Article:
CISO Guide to Game Theoretic Model for Security Investment with Penetration Testing | Lucideus Research

Introduction 
Penetration testing is a part of security practices performed to identify the existing vulnerabilities and find out the possible exploits through these vulnerabilities. It is an efficient way to quantify the risk associated with a particular computer system. The process consists of finding out the weaknesses and the strengths in the given computer system, and thereby defining the potential of an attacker when she comes in contact with the given computer system.

In this blog, We are going to describe the idea that is presented in the research article titled “Optimal Information Security Investment with Penetration Testing”, and my take on the same. It describes the ways in which penetration testing can be added to the realm of information security investment. It has been observed that pentesting increases the per-dollar efficiency of the investment.

Model
The entire scenario is transformed into a game between attacker and defender. The game consists of two players: an attacker and a defender. The defender handles a computer system with underlying value ‘a’ that has a return of ‘r’ per period. As per the general scenario there are multiple attackers existing in the environment. But in order to avoid complexities, they are all thought of as one entity. Let there be ‘n’ components in the defender’s computer system that are prone to the risk of getting exploited. It is assumed that the vulnerable component can be successfully protected by investing in the protection of the same. 

An attacker will attack if and only if the benefit she is getting from the exploitation of the vulnerability is greater than the cost associated with it. The defender is required to decide on the investment on the protection of the existing vulnerabilities. But there exists a high level of uncertainty about the the set of vulnerabilities that are the weakest link since the attacker will always go for the weakest vulnerabilities only. Based on expert opinion, the defender’s own judgement or the models used for threat prioritization, the defender arranges the vulnerabilities as per the expected cost. Since none of the techniques define the expected cost to the attacker perfectly, there exists a level of uncertainty between the true cost to attacker and the cost perceived by the defender. This uncertainty is denoted by σ. In case of certainty σ = 0, whereas in case of uncertainty it is equal to 1. A higher value of σ depicts a greater level of mismatch between the attacker’s actual cost of attack and the perceived cost of attack for the defender, which is to say the set of weakest links will differ with a higher extent for both the players.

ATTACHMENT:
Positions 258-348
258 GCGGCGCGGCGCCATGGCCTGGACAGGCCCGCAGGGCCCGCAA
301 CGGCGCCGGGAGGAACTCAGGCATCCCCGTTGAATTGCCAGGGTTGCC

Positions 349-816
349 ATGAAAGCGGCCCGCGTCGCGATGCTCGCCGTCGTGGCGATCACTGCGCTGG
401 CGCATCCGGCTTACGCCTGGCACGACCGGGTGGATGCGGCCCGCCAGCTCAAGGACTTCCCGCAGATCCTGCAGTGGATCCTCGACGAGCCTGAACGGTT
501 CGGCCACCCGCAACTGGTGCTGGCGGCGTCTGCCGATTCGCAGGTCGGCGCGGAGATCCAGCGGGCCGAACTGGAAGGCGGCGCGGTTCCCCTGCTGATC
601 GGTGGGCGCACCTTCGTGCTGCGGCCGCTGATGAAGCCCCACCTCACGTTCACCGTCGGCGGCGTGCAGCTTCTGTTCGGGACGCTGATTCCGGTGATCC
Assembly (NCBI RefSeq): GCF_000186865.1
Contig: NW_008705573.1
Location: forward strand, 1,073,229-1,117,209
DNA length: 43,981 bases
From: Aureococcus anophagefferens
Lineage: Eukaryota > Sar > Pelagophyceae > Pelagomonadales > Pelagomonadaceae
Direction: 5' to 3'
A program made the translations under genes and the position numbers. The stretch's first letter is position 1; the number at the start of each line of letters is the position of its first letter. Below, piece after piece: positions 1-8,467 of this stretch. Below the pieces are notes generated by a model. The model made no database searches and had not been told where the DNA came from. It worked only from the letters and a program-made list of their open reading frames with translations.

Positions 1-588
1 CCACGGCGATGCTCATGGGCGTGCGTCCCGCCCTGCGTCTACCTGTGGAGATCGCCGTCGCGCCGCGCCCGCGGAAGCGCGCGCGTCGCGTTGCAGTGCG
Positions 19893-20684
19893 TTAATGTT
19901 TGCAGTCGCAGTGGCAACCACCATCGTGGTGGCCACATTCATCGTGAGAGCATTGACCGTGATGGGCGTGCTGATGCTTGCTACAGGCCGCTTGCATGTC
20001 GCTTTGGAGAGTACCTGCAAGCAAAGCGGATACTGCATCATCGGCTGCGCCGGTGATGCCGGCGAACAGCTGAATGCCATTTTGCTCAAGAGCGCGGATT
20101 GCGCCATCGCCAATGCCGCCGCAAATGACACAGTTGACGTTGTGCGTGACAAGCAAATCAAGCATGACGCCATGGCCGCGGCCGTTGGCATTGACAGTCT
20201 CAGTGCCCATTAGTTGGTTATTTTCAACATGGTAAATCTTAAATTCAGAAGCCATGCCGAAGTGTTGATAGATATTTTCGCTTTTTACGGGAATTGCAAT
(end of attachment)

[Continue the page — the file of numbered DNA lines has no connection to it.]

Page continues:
Each time the attacker attacks, she loots a fraction ‘z’ from the total valuation of the asset ‘a’. The distortion in the system will be less if the order of the attack is predicted properly, which is to say that the order of the expected cost of attack matches with the true cost of attack. Let there be some reservation cost of attack to the attacker. The vulnerabilities’ cost lying above this will not be attacked as the cost associated with the attack is going to exceed the benefit derived out of it. A secure state is defined as the condition under which there is no attack observed. So the secure state is reached in the situation where all the vulnerabilities lying below the reservation cost are protected. It is assumed that the set of weakest link doesn’t change over the finite time horizon.


Steps of the Game:
Notations:
k: possible threats or the vulnerabilities with expected cost lying below the reservation cost of the attacker.  
t = 0: initial round with proactive defense
t = 1,...,tmax: reactive rounds
c: cost of pentesting
p: probability that the pentest will succeed
xi: true cost of attack
a: value of the asset of the defender
z: fraction of the asset looted by the attacker


The interaction is modelled as a sequential game in which the players play turn-wise. The defender starts first and chooses his action and after that it is observed whether the attacker attacks or not. If she doesn’t attack then the secure state is reached . The game is a dynamic, finite horizon, and player-versus-nature game. The steps of the game are described below:


(t = 0): This is the initial round in which the defender decides to protect against a number of possible threats which are defined to be ‘k’. The defender has to decide the number of possible threats he wants to protect by investing in the information security. The cost of protection is taken to be 1 per protection.


(t = 1,...,tmax): for these reactive rounds the following four rounds will be iterated:

The defender decides whether to go for pentesting or not, at positive cost ‘c’.


As mentioned above, the probability that the pentest will be successful is p>0. If it is successful, then it reveals the next weakest link with true cost. The cost of defending this revealed weak link increases the overall cost of defender to 1 for this, and other subsequent rounds.

The attack occurs when at least one of the true costs is below the total revenue earned by attacker i.e. xi ≤ z.a. If there is no attack, it implies that there is no weakest link left. Hence, the secure state is reached.